According to the convention, the conditions for recognition of judgment include double criminality (Article 4). Considerations of ordre public and related concerns of justice may be taken into account (Articles 6 and 7). The convention also notes the principle of ne bis in idem—in other words, the prohibition of double jeopardy (Article 53).

Once the judgment has been recognized under the convention, the enforcement is to be governed only by the law of the requested state. As a result, questions of conditional release and correctional treatment and the like are decided by this latter state. One exception is made: Also the requesting state can exercise the right of amnesty or pardon (Articles 10 and 12).

In October 1999, the European Union agreed on the importance of mutual recognition of decisions and judgments, which, in its view, “should become the cornerstone of judicial co-operation in both civil and criminal matters within the Union.” The argument was that already today, the member states of the European Union share fundamental values and legal principles. The authorities of a member state should have confidence in the operation of the legal system of the other states and (much as is done within the United States on the basis of Article 4(1) of the Constitution) should therefore be prepared to give full faith and credence to any decision or judgment handed down in other states.

Work proceeded slowly. For a time, it seemed as if work on mutual recognition would be buried by the many technical problems involved. The terrorist attacks on September 11, 2001 changed the situation dramatically. Within only a few months, agreement was reached on an E.U. arrest warrant. Simply put, the new decision in fact replaces extradition among the E.U. member states with a new system whereby suspects and convicted offenders are “surrendered” to the requesting state. The process no longer needs to go through the central authorities. An arrest warrant issued by a court in one state will be recognized as valid throughout the European Union and is to be enforced.

A European arrest warrant may be issued for offenses punishable by the law of the issuing member state by a custodial sentence or a detention order for a maximum period of at least 12 months or, where a sentence has been passed or a detention order has been made, for punishments of at least 4 months. In some cases, the requested state must refuse to surrender the person in question. These are cases where the offense is covered by an amnesty in the requested state, ne bis in idem (double jeopardy), and the lack of criminal responsibility due to age.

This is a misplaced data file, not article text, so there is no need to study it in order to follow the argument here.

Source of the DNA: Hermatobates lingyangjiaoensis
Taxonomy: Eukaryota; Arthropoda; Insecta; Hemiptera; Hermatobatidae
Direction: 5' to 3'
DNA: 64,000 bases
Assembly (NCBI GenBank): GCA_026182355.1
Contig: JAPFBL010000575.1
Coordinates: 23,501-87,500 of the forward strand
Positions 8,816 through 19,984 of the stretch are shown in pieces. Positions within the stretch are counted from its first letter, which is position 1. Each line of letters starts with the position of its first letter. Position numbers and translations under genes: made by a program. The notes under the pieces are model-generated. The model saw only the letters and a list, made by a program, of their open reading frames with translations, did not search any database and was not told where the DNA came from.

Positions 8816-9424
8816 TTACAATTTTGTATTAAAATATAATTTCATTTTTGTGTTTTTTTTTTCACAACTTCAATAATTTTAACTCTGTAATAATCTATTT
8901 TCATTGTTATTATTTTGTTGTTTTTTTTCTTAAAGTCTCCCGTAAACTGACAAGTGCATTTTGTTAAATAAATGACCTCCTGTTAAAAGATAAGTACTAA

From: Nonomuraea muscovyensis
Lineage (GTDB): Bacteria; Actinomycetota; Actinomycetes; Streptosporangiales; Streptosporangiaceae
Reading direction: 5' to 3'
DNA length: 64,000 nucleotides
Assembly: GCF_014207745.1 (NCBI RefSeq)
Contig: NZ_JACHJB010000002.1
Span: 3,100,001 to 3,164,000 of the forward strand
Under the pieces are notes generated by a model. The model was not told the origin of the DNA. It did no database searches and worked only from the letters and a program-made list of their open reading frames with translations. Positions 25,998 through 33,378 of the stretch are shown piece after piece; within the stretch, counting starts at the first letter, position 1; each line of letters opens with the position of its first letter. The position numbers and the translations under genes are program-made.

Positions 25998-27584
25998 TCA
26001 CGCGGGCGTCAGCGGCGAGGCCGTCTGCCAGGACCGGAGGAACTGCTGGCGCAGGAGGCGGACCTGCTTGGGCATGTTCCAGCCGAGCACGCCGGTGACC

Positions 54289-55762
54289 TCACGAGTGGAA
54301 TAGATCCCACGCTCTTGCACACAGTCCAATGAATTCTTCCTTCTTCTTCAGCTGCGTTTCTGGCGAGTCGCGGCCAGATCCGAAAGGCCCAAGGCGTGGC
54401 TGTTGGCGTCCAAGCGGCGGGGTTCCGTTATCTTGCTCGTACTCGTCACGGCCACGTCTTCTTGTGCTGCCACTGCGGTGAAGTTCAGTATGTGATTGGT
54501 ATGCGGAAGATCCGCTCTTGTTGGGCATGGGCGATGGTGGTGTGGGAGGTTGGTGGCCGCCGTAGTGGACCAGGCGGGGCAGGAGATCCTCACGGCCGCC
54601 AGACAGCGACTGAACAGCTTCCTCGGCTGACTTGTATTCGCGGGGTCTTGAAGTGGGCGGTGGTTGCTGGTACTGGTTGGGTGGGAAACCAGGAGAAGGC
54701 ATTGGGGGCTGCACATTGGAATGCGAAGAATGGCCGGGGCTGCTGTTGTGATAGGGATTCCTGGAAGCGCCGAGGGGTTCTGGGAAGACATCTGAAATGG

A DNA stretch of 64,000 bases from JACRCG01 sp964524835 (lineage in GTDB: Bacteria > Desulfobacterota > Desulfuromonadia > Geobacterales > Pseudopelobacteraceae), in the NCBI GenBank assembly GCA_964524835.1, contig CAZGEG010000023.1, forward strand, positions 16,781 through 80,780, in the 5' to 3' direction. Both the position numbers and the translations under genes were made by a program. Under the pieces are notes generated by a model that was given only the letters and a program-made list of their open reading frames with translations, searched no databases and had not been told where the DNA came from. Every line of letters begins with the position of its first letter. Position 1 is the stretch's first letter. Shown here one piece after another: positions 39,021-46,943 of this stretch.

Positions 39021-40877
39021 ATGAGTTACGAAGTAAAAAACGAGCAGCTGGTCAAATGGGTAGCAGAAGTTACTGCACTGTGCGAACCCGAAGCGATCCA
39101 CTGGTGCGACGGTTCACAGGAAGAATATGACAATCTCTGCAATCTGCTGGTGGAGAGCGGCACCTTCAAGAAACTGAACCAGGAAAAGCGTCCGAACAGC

Subsequently, the European Union adopted a second decision on mutual recognition, related to orders on the freezing of assets and evidence. In effect, a court decision in one member state to freeze the assets of a suspect (such as ban accounts) or evidence will immediately enter force throughout the European Union.

Transfer of Convicted Persons

International instruments on the transfer of convicted persons are assuming increasing importance. This is due largely to the increasing number of foreign suspects and convicted offenders to be found in pretrial detention and prisons. Among the benefits seen of the transfer of prisoners are (a) the strong state interest in how its citizens are treated abroad and in the future behavior of its citizens, (b) the increased probability of rehabilitation, (c) the improvement of bilateral relations, (d) the interest of law enforcement, (e) humanitarian consideration, and (f) administrative savings (Plachta, 1993, pp. 164-167).

The first U.S. treaty in which the transfer of prisoners was covered was with the Republic of Korea (ROK) in 1954: The Status of Forces Agreement provided that the ROK would give “sympathetic consideration” to any U.S. request for custody of American citizens sentenced by Korean courts (Plachta, 1993, pp. 143-144). In the 1951 NATO Transfer of Forces Agreement, this was reversed: The agreement provides that the authorities of the receiving state shall give “sympathetic consideration” to a request from the authorities of a sending state for assistance in carrying out a sentence of imprisonment pronounced by the authorities of the sending state within the territory of the receiving state.